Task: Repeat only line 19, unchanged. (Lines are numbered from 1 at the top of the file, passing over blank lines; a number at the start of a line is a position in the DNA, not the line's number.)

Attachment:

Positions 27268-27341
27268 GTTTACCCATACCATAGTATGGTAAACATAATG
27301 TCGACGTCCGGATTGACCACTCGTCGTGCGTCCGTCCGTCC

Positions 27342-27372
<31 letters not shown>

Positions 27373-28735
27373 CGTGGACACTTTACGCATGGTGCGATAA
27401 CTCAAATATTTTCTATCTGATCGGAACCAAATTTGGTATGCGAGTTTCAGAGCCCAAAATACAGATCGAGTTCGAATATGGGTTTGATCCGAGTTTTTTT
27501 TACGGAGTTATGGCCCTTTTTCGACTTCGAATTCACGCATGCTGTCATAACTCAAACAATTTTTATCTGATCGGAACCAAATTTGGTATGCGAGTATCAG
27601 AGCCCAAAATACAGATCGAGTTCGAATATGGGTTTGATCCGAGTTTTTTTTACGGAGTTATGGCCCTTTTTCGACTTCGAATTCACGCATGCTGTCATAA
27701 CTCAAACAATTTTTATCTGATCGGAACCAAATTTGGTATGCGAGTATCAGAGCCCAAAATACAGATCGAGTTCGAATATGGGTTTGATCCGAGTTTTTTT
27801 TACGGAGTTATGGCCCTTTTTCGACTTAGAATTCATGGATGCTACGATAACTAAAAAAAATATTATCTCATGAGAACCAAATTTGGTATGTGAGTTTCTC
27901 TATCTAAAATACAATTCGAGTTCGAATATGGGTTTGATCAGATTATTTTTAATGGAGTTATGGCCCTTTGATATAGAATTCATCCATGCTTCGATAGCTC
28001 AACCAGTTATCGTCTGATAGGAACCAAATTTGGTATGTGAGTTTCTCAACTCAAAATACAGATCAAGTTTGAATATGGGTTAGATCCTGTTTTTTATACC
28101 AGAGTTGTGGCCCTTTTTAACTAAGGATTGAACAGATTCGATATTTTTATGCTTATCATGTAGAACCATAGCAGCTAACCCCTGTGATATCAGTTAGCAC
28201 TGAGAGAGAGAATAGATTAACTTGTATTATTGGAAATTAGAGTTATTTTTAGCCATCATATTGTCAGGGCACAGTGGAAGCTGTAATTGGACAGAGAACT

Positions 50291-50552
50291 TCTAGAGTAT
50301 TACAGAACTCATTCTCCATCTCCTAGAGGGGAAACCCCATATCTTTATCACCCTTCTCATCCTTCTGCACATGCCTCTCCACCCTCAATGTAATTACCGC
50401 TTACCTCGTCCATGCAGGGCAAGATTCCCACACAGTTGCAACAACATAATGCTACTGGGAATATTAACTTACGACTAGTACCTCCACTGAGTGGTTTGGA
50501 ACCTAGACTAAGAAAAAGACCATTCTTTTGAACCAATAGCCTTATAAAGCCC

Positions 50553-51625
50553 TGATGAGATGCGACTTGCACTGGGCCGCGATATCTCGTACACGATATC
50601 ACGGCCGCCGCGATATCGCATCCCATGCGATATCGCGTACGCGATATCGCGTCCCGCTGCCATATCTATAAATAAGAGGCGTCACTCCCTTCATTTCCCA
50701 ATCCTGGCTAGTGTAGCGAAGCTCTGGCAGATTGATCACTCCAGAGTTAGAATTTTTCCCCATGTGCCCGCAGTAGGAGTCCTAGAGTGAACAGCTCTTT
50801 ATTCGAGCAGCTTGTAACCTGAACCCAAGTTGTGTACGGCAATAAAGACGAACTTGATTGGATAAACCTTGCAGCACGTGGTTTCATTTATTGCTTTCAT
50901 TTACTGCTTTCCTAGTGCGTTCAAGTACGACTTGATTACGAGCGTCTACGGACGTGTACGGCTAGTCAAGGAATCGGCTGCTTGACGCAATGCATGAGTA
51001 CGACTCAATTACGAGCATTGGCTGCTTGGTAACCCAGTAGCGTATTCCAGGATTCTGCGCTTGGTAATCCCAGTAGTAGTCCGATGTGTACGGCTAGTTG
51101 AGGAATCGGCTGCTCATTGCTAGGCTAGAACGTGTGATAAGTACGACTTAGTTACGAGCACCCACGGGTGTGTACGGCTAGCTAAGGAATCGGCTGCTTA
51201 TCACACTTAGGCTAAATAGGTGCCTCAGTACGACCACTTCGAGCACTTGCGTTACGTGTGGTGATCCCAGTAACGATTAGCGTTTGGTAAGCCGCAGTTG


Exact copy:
50301 TACAGAACTCATTCTCCATCTCCTAGAGGGGAAACCCCATATCTTTATCACCCTTCTCATCCTTCTGCACATGCCTCTCCACCCTCAATGTAATTACCGC